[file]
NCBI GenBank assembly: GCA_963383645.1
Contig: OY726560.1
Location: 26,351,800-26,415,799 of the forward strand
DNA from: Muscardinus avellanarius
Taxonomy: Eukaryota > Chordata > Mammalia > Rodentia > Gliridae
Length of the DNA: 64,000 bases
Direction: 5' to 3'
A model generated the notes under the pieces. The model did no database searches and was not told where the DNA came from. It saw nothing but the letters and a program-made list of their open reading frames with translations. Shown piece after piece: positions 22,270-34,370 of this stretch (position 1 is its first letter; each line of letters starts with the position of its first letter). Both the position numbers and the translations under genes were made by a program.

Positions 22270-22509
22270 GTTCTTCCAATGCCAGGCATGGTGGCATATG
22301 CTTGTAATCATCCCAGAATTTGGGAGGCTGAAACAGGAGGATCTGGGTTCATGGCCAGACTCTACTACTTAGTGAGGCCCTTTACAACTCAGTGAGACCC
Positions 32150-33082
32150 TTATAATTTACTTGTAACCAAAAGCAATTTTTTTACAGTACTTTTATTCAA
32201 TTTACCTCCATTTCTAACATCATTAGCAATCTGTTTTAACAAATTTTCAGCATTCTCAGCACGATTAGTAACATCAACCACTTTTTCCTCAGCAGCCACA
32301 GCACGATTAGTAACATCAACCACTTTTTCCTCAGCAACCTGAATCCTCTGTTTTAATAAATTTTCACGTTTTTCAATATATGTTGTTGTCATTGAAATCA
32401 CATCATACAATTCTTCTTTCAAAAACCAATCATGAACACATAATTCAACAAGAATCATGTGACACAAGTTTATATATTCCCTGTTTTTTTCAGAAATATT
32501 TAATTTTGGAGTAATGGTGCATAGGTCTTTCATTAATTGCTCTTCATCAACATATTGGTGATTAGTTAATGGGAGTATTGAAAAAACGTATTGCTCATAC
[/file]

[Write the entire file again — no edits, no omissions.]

NCBI GenBank assembly: GCA_963383645.1
Contig: OY726560.1
Location: 26,351,800-26,415,799 of the forward strand
DNA from: Muscardinus avellanarius
Taxonomy: Eukaryota > Chordata > Mammalia > Rodentia > Gliridae
Length of the DNA: 64,000 bases
Direction: 5' to 3'
A model generated the notes under the pieces. The model did no database searches and was not told where the DNA came from. It saw nothing but the letters and a program-made list of their open reading frames with translations. Shown piece after piece: positions 22,270-34,370 of this stretch (position 1 is its first letter; each line of letters starts with the position of its first letter). Both the position numbers and the translations under genes were made by a program.

Positions 22270-22509
22270 GTTCTTCCAATGCCAGGCATGGTGGCATATG
22301 CTTGTAATCATCCCAGAATTTGGGAGGCTGAAACAGGAGGATCTGGGTTCATGGCCAGACTCTACTACTTAGTGAGGCCCTTTACAACTCAGTGAGACCC
Positions 32150-33082
32150 TTATAATTTACTTGTAACCAAAAGCAATTTTTTTACAGTACTTTTATTCAA
32201 TTTACCTCCATTTCTAACATCATTAGCAATCTGTTTTAACAAATTTTCAGCATTCTCAGCACGATTAGTAACATCAACCACTTTTTCCTCAGCAGCCACA
32301 GCACGATTAGTAACATCAACCACTTTTTCCTCAGCAACCTGAATCCTCTGTTTTAATAAATTTTCACGTTTTTCAATATATGTTGTTGTCATTGAAATCA
32401 CATCATACAATTCTTCTTTCAAAAACCAATCATGAACACATAATTCAACAAGAATCATGTGACACAAGTTTATATATTCCCTGTTTTTTTCAGAAATATT
32501 TAATTTTGGAGTAATGGTGCATAGGTCTTTCATTAATTGCTCTTCATCAACATATTGGTGATTAGTTAATGGGAGTATTGAAAAAACGTATTGCTCATAC